Back to Basics: Valuing a Cow; Investing Principles

how-to-buy-a-mining-stock-flow-chart

VALUATION

Buffett say there are ONLY two things you need to know as an investor

  1. How to think about prices (Read Chapter 8 in The Intelligent Investor by Ben Graham).
  2. How to do valuation: See below

valuing-a-cow_vk

Then place those two skills in an investing philosophy/framework. See below.

manifesto_on-value-investing

Improve the YOU: http://reasonio.teachable.com/courses/enrolled  a free course on Epictetus and Stoic Philosophy–needed for what is coming!

world-stock-markets

http://millionaire-investor.com/program.html   A value investing training program in Singapore.

Damodaran Valuation Lecture at Google

http://people.stern.nyu.edu/adamodar/New_Home_Page/webcasteqfall16.htm

Valuation Readings:  http://people.stern.nyu.edu/adamodar/New_Home_Page/eqread.htm

Class: http://aswathdamodaran.blogspot.com/2016/09/the-school-bell-rings-its-time-for-class.html

Or take Buffett’s Course  http://www.buffettsbooks.com/howtoinvestinstocks/course3/when-to-sell-shares.html

I don’t understand why business schools don’t teach the Warren Buffett model of investing. Or the Ben Graham model. Or the Peter Lynch model. Or the Martin Whitman model. (I could go on.)

In English, you study great writers; in physics and biology, you study great scientists; in philosophy and math, you study great thinkers; but in most business school investment classes, you study modern finance theory, which is grounded in one basic premise–that markets are efficient because investors are always rational. It’s just one point of view. A good English professor couldn’t get away with teaching Melville as the backbone of English literature. How is it that business schools get away with teaching modern finance theory as the backbone of investing? Especially given that it’s only a theory that, as far as I know, hasn’t made many investors particularly rich.

Meanwhile, Berkshire Hathaway, under the stewardship of Buffett and vice chairman Charlie Munger, has made thousands of people rich over the past 30-odd years. And it has done so with integrity and a system of principles that is every bit as rigorous, if not more so, as anything modern finance theory can dish up.

On Monday, 11,000 Berkshire shareholders showed up at Aksarben Stadium in Omaha to hear Buffett and Munger talk about this set of principles. Together these principles form a model for investing to which any well-informed business-school student should be exposed–if not for the sake of the principles themselves, then at least to generate the kind of healthy debate that’s common in other academic fields.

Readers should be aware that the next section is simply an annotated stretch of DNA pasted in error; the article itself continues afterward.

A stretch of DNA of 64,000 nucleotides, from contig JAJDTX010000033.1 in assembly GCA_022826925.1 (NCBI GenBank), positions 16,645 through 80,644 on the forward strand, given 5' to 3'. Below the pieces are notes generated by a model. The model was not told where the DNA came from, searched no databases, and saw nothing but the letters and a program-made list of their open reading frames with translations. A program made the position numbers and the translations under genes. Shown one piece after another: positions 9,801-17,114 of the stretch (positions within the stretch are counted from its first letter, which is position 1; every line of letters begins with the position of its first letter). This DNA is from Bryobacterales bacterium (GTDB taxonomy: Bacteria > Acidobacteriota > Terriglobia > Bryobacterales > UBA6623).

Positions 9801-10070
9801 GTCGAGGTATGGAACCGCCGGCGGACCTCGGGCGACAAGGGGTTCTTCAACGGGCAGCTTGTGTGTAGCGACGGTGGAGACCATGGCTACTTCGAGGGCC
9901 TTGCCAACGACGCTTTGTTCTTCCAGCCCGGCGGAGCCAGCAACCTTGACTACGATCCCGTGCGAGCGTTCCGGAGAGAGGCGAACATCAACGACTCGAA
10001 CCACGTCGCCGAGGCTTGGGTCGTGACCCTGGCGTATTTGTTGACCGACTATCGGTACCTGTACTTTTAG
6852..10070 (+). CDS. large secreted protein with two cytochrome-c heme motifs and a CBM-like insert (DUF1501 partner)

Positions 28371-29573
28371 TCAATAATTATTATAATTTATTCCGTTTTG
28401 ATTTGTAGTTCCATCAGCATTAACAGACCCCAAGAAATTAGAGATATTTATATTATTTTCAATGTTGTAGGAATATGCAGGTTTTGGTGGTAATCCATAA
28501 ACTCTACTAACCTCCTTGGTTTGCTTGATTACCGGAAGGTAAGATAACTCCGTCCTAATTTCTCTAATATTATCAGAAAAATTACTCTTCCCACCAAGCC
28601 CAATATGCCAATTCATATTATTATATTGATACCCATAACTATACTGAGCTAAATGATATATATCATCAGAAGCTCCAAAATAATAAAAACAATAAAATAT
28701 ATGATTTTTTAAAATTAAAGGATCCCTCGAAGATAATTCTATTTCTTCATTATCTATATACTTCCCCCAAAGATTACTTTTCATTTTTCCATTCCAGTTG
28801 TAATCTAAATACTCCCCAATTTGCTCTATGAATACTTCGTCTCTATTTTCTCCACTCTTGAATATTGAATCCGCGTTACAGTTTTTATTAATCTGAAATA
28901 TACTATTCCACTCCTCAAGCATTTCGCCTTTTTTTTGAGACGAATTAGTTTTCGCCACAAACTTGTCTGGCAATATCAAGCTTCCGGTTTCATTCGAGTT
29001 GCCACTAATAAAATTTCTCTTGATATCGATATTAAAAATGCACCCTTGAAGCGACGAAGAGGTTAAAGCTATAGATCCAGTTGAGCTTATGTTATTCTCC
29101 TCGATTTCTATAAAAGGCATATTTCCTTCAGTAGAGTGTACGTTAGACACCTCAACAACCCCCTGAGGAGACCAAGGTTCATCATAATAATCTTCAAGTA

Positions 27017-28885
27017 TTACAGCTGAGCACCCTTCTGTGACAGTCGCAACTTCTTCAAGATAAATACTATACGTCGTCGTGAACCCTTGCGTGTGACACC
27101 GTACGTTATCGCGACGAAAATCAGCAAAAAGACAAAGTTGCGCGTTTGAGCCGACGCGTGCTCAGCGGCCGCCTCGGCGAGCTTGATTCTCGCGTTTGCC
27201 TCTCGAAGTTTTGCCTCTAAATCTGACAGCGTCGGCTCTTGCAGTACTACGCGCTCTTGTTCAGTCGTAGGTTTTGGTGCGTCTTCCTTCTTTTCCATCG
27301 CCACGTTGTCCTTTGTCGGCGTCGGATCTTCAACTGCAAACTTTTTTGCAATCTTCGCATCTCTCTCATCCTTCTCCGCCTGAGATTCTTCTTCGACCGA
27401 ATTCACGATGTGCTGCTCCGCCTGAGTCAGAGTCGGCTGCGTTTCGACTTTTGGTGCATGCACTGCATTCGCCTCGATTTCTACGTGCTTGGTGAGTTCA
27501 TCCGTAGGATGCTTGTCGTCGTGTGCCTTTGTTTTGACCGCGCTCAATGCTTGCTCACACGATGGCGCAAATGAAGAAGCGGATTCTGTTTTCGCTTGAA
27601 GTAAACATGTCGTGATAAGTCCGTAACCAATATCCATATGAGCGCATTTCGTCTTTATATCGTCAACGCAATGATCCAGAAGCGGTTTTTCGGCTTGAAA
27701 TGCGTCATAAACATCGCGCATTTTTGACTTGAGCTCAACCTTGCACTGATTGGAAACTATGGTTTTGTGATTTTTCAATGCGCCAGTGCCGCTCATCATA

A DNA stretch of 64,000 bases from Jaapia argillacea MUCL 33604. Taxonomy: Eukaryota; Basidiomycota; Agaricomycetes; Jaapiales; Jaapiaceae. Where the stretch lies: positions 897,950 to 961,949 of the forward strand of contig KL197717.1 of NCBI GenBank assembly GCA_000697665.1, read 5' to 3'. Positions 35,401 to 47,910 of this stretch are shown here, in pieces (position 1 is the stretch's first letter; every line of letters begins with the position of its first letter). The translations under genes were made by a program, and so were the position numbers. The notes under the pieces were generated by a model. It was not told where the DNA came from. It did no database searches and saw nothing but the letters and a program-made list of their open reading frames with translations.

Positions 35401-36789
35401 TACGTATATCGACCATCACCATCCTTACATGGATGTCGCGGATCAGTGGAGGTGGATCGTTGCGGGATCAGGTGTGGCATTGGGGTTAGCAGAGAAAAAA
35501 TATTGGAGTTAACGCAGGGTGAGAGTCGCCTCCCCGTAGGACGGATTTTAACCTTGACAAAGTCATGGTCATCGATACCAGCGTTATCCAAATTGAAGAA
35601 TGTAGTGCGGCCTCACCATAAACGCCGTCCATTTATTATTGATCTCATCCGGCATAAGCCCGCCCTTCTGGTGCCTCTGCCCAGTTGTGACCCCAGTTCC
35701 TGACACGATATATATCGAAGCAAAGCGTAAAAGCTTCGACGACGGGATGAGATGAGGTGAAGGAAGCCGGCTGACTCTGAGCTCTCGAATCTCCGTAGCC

Whereas modern finance theory is built around the price behavior of stocks, the Buffett model is centered around buying businesses as if one were going to operate them. It’s like the process of buying a house. You wouldn’t buy a house on a tip from a friend or sight unseen from a description in a newspaper. And you surely wouldn’t consider the volatility of the house’s price in your consideration of risk. Indeed, regularly updated price quotes aren’t available in the real estate market, because property doesn’t trade the way common stocks do. Instead, you’d study the fundamentals–the neighborhood, comparable home sales, the condition of the house, and how much you think you could rent it for–to get an idea of its intrinsic value.

The same basic idea applies to buying a business that you’d operate yourself or to being a passive investor in the common stock of a company. Who cares about the price history of the stock? What bearing does it have on how the company conducts business? What’s important is whether you can purchase at a reasonable price a business that generates good returns on capital (Buffett likes returns on equity in the neighborhood of 15% or better) without a lot of debt (which makes returns on capital less dependable). In the best of all worlds, the company will have a competitive advantage that allows it to sustain its above-average ROE for years, so you can hang on to it for a long time–just as you would live in your house–and reap the power of compounding.

Buffett further advocates investing in businesses that are easy to understand–Munger calls it “clearing one-foot hurdles”–so you can come up with more reliable estimates of their long-term economics. Coca-Cola‘s basic business is pretty staid, for example. Unit case sales and ROE determine the company’s future earnings. Companies like Microsoftand Intel–good as they are–require clearing much higher hurdles of understanding because their business models are so dependent on the rapidly evolving world of high tech. Today it’s a matter of selling the most word-processing programs; tomorrow it’s the Internet presence; after that, who knows. For Coke, the challenge is always to sell more cases of beverage.

Buying a business or a stock just because it’s cheap is a surefire way to lose money, according to the Buffett model. You get what you pay for. But if you’re evaluating investments as businesses to begin with, you probably wouldn’t make this mistake, because you’d recognize that a good business is worth buying at a fair price.

Finally, if you follow the Buffett model, you don’t trade your investments just because our liquid stock markets invite you to do so. Activity for the sake of activity begets high transaction costs, high tax bills, and poor investment decisions (“if I make a mistake I can sell it in a minute”). Less is more.